Tensions are building up in the Eurozone as France, Germany Clash Over Proposal to Bail Out Banks.

France and Germany clashed over whether to create a fund to bail out banks pounded by the global credit crunch, kicking off a European version of the debate that has been raging in the U.S. for two weeks.

French Finance Minister Christine Lagarde told the German newspaper Handelsblatt in an interview to be published today that a “rescue package” was needed to help “smaller” European states “threatened with a banking failure.” Germany opposed the proposal, with finance ministry spokesman Torsten Albig saying his government “doesn’t support the plan.”

The conflict between the two biggest euro-region economies undermined efforts to build a consensus European response to the financial crisis as a recession looms. Other fissures emerged, as Ireland’s decision to guarantee bank deposits and debts prompted criticism by British bankers yesterday that it “distorted competition.”

A European version of the Paulson plan is a “non-starter” because of competing agendas and coordination difficulties, Klaus Baader, chief European economist at Merrill Lynch and Co. in London, said in a Sept. 29 report. Still, he expects increased cooperation among governments confronting the crisis.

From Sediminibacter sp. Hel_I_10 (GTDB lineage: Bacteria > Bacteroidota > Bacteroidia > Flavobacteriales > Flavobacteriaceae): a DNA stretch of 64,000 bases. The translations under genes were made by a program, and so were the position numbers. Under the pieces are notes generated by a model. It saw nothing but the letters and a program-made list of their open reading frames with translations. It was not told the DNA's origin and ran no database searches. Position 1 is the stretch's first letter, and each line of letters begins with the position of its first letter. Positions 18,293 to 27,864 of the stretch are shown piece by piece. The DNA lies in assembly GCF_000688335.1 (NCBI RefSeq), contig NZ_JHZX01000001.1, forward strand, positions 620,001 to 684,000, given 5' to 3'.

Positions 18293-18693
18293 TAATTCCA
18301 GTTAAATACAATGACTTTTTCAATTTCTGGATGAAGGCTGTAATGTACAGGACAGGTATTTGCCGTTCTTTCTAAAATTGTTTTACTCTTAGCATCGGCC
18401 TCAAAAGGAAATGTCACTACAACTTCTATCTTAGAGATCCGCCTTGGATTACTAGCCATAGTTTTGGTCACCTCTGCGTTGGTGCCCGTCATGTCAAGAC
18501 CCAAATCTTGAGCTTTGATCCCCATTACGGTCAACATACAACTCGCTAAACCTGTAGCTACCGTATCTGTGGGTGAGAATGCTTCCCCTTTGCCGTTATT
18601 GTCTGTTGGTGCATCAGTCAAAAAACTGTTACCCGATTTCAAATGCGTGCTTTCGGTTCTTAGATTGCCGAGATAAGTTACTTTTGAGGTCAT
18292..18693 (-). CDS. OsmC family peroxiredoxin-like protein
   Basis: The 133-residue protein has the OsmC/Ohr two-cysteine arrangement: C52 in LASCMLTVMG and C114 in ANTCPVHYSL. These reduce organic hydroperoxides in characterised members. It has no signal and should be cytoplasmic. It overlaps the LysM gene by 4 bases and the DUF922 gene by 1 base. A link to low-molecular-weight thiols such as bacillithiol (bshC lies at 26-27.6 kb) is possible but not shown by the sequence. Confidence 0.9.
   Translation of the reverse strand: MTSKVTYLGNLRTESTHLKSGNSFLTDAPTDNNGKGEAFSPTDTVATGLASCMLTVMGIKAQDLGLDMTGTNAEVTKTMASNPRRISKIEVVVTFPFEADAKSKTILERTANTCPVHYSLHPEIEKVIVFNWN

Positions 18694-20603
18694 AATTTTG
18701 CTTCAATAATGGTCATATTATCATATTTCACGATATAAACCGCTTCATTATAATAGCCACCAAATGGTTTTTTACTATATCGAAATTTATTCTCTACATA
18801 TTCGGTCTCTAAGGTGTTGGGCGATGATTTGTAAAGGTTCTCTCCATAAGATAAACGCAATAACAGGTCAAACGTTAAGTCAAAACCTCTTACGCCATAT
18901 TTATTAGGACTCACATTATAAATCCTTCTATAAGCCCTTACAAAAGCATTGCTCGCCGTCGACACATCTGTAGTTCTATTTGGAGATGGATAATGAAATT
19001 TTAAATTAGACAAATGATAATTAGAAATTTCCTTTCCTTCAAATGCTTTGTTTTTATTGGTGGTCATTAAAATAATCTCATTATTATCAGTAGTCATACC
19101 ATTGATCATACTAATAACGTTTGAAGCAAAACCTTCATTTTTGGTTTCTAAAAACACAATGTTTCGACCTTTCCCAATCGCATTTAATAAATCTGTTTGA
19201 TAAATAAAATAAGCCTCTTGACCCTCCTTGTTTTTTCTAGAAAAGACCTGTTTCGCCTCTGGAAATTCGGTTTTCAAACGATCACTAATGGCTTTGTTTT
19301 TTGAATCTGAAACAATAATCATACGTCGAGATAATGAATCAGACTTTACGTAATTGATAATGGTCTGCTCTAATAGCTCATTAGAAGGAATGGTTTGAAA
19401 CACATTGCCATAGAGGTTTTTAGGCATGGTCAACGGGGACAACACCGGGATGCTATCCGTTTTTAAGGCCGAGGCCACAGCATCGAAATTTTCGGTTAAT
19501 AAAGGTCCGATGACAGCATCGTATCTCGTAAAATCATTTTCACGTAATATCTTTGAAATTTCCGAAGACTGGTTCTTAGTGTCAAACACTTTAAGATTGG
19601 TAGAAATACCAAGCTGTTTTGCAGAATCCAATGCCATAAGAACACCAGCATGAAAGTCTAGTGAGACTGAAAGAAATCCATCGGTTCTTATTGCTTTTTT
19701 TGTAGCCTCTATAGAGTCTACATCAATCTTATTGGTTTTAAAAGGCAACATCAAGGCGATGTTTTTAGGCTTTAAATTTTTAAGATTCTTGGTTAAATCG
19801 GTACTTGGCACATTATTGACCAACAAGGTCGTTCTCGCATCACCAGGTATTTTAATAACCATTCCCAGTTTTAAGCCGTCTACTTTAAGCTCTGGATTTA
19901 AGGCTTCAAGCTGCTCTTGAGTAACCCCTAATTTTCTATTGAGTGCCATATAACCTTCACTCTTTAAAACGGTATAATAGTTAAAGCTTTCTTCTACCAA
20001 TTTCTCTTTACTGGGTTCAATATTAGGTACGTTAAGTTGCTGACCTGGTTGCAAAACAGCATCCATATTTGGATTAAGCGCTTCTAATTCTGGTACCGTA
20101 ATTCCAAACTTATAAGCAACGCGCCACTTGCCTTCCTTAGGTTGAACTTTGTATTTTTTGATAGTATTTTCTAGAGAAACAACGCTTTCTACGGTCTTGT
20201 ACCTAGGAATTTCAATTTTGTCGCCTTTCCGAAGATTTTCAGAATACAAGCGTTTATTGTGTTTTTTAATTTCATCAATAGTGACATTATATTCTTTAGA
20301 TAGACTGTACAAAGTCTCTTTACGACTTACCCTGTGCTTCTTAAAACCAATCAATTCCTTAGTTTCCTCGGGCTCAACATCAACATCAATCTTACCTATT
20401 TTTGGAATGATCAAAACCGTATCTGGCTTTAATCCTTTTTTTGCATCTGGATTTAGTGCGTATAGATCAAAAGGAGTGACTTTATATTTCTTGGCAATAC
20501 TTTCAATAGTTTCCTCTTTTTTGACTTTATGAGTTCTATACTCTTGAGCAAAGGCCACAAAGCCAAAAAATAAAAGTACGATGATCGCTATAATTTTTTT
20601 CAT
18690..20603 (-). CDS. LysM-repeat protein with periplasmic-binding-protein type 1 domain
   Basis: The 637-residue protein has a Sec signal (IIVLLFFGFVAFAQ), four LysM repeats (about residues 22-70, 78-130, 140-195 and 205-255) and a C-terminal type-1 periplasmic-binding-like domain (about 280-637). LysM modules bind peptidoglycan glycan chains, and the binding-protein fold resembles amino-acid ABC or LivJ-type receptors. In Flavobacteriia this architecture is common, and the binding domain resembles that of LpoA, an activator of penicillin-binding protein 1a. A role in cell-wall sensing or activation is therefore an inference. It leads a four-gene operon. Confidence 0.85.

French President Nicolas Sarkozy may propose the bailout fund at an Oct. 4 meeting that Luxembourg Prime Minister Jean- Claude Juncker said he’s attending with leaders of Great Britain, Italy and Germany, as well as European Central Bank President Jean-Claude Trichet.

The proposed fund would total 300 billion euros ($420 billion), Reuters reported, citing an unidentified European government official.

The specifics of a coordinated plan notwithstanding, Germany rejects a Europe-wide approach to bank rescues, said Albig, the finance ministry spokesman.

“The idea of applying one solution, one big bang” should the banking crisis spread “is not practicable and would create new, enormous problems,” he told reporters yesterday in Berlin. “The tailor-made solution is the right way.”

Current State Of Affairs

Nonetheless, being the eternal optimist that I am, I remain heartened by Paulson’s assurances that “the banking system is sound”.

Mike “Mish” Shedlock
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